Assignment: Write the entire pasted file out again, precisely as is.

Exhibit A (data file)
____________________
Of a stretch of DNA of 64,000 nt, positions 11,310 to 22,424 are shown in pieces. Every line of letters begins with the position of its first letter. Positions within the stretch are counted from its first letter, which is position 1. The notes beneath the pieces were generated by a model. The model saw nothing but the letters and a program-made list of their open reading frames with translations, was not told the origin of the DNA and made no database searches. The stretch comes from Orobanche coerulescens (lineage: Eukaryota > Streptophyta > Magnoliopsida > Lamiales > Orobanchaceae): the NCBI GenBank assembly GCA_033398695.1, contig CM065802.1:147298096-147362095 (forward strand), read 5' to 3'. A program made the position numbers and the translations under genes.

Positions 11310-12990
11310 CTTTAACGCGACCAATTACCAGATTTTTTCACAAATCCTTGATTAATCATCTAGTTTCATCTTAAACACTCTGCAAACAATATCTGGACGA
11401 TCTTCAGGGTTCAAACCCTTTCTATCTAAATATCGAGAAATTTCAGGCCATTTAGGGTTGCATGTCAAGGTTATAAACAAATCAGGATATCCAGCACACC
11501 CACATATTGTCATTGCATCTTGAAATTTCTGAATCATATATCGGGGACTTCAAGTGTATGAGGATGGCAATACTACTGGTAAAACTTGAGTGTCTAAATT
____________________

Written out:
Of a stretch of DNA of 64,000 nt, positions 11,310 to 22,424 are shown in pieces. Every line of letters begins with the position of its first letter. Positions within the stretch are counted from its first letter, which is position 1. The notes beneath the pieces were generated by a model. The model saw nothing but the letters and a program-made list of their open reading frames with translations, was not told the origin of the DNA and made no database searches. The stretch comes from Orobanche coerulescens (lineage: Eukaryota > Streptophyta > Magnoliopsida > Lamiales > Orobanchaceae): the NCBI GenBank assembly GCA_033398695.1, contig CM065802.1:147298096-147362095 (forward strand), read 5' to 3'. A program made the position numbers and the translations under genes.

Positions 11310-12990
11310 CTTTAACGCGACCAATTACCAGATTTTTTCACAAATCCTTGATTAATCATCTAGTTTCATCTTAAACACTCTGCAAACAATATCTGGACGA
11401 TCTTCAGGGTTCAAACCCTTTCTATCTAAATATCGAGAAATTTCAGGCCATTTAGGGTTGCATGTCAAGGTTATAAACAAATCAGGATATCCAGCACACC
11501 CACATATTGTCATTGCATCTTGAAATTTCTGAATCATATATCGGGGACTTCAAGTGTATGAGGATGGCAATACTACTGGTAAAACTTGAGTGTCTAAATT